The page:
SIMPLY THE BEST
From mentee to mentor, former Soulsville Charter School student Jameel Best comes home to be a teacher
It’s late July and relatively quiet on the Soulsville campus except for the music playing from the speakers in the parking lot and the busloads of visitors unloading in front of the Stax Museum. The Soulsville Charter School (TSCS) and Stax Music Academy (SMA) students are still on summer break, but there’s one TSCS alumnae visiting the Soulsville Foundation offices. He’s not really a visitor anymore because as of the start of the 2016-2017 school year, he will be the physical education teacher at TSCS. His name is Jameel Best and he graduated in 2012. Now he is back and can’t wait to begin teaching and mentoring the middle school students the way the faculty taught and mentored him as a young student.
Jameel enrolled in TSCS halfway through the 8th grade and it was an eye-opening experience.
“At first I thought it was way too strict,” he laughs. “I remember when I first came here I was talking with [original principal] Dr. David Hill and I was kind of slouched in my chair. He told me to sit up straight and straighten my back and look him directly in the eye and I thought, what? No one in a school position had ever said anything to me like that and that was the first thing that let me know that this school was going to be different.”
Asked how things progressed and how he came to love the school, Jameel laughs again and says, “I got to love everything about the school except the Grammy system,” which is the school’s way of rewarding or taking away points for things like behavior and following the school code. “I always ended up getting my Grammy points taken away for things like chewing gum, talking on code red [when students aren’t supposed to say a word], and not wearing my blazer! That was the biggest one because I used to hate wearing that blazer!”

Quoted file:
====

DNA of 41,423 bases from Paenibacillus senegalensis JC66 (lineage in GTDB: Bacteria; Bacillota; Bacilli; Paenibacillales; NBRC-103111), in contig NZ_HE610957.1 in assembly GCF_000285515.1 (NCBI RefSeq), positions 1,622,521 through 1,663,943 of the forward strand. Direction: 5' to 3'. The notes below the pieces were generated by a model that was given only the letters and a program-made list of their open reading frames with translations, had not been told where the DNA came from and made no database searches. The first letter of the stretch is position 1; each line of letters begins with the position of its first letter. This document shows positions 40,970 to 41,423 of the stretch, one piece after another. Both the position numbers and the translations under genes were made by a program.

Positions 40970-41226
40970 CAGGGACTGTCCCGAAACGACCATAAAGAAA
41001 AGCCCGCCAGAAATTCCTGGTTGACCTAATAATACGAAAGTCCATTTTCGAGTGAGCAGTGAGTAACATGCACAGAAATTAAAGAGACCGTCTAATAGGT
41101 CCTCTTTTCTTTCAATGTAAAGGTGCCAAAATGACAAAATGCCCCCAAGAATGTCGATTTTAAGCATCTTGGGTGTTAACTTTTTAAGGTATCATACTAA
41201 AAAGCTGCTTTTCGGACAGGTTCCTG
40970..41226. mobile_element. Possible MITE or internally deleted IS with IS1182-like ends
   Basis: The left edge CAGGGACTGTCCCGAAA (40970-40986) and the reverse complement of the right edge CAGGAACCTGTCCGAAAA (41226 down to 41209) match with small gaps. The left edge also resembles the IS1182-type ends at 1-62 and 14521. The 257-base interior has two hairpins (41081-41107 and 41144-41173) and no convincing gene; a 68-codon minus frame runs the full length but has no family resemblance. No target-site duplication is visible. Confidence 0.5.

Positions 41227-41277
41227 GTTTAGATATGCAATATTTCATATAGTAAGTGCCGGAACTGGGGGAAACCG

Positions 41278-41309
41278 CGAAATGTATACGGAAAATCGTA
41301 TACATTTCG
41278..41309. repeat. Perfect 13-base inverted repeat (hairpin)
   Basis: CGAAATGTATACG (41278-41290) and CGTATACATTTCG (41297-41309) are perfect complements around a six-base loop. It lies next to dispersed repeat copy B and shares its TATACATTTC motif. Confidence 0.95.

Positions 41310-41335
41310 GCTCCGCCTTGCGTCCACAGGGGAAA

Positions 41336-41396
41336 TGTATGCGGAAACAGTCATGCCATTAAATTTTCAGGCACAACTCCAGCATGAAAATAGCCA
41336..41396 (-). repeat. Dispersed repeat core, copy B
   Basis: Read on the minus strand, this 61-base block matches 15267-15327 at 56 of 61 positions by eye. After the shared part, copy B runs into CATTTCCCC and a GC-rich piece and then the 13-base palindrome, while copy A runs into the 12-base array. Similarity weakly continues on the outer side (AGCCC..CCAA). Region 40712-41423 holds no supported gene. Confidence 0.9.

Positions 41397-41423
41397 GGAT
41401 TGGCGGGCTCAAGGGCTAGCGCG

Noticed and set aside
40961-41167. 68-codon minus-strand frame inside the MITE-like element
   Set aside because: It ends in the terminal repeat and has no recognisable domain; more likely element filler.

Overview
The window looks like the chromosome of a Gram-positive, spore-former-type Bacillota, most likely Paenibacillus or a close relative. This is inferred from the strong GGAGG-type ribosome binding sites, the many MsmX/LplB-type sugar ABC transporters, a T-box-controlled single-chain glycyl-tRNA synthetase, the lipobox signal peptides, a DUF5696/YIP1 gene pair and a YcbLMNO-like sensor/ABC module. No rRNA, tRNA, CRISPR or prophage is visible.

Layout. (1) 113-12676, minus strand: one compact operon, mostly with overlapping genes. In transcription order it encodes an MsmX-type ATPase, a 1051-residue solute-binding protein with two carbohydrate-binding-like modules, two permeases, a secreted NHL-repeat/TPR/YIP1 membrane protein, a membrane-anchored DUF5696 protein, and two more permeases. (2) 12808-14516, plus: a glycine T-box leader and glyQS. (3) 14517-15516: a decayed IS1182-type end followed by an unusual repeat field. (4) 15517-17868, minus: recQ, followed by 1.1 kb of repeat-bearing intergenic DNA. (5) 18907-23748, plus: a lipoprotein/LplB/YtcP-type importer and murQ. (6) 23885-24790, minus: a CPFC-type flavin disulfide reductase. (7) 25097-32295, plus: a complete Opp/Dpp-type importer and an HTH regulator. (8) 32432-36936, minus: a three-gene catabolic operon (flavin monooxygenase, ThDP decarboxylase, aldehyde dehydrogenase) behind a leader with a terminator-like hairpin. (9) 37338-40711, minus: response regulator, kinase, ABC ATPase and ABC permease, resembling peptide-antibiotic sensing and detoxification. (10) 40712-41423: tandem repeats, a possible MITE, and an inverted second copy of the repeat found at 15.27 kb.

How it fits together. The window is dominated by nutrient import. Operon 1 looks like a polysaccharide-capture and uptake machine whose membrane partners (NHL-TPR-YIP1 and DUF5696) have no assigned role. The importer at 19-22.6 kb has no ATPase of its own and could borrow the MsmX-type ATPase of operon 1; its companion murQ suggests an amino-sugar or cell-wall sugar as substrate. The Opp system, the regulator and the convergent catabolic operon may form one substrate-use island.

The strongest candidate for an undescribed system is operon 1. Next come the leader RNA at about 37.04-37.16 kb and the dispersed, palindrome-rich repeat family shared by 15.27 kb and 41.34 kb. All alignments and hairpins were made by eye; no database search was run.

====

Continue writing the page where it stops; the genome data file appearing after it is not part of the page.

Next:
But Jameel not only progressed into a model student. In his senior year he was accepted to Tuskegee University, University of Memphis, Xavier University New Orleans, Tennessee State University, Middle Tennessee State University, University of Tennessee at Knoxville, and Morehouse College.
He spent his first year at Tuskegee University on full scholarship but that first year of college was, as it is for many students, not the greatest success story.
“I grew up in a very strict household and that helped during high school, but when you come from a home like that and then go to college and you’re around other students and have all that freedom it’s easy to crash and burn some. I didn’t break but I sure did bend – big time,” he laughs.
After that first year at Tuskegee, Jameel transferred to Ole Miss and then finally finished his degree in Exercise Science at Mississippi Valley State University (during his last semester he was playing football, taking 26 credit hours, and was president of the school’s chapter of Phi Beta Sigma fraternity). When he came home from college earlier this summer, Jameel was interested in attending the University of Memphis and playing basketball for the Tigers, but that didn’t work out. Something else was meant to be.
“I got a call from [Middle School Direcgtor] Mr. Upchurch and he said he might have an opportunity for me and I thought to myself, ‘WHAT? Keep Talking!’ And he asked me if I would like to come back to Soulsville to work. I hadn’t really thought about that but when he said it all of those memories about Soulsville came back and I thought how great it would it be to be back here, but as a teacher, and be an example that this isn’t just some dream the teachers are selling to the students. I come from the same background as the students. I come from the same kind of household and the same ethnic background. So I thought it would be a good way to be an example of what the dream really is that the teachers are teaching here.”
Jameel is now a part of The Soulsville Charter School faculty, currently in orientation and ready to begin teaching physical education to and mentoring middle school students.
I’m looking so forward to mentoring the students the way my teachers mentored me,” he says. “And some of the kids who were in sixth grade when I was here are still here. I ran into one in the hallway the other day and he asked me what I was doing here and I said, ‘Man, I’m going to be a teacher here!’
“And that’s what it’s all about. When they see themselves in me they will think well, if he can do it I can do it. I think that just gives them more a push to do the things they should be doing.
“It’s just crazy to be working alongside all these teachers who knew me as the Jameel that chewed gum and talked on code red and wouldn’t wear my blazer and now I went away to college for six years and came back a grown man. It’s almost surreal. I’m a product of TSCS and now this product has come back to help these students achieve their dreams like I did. It’s an amazing feeling. “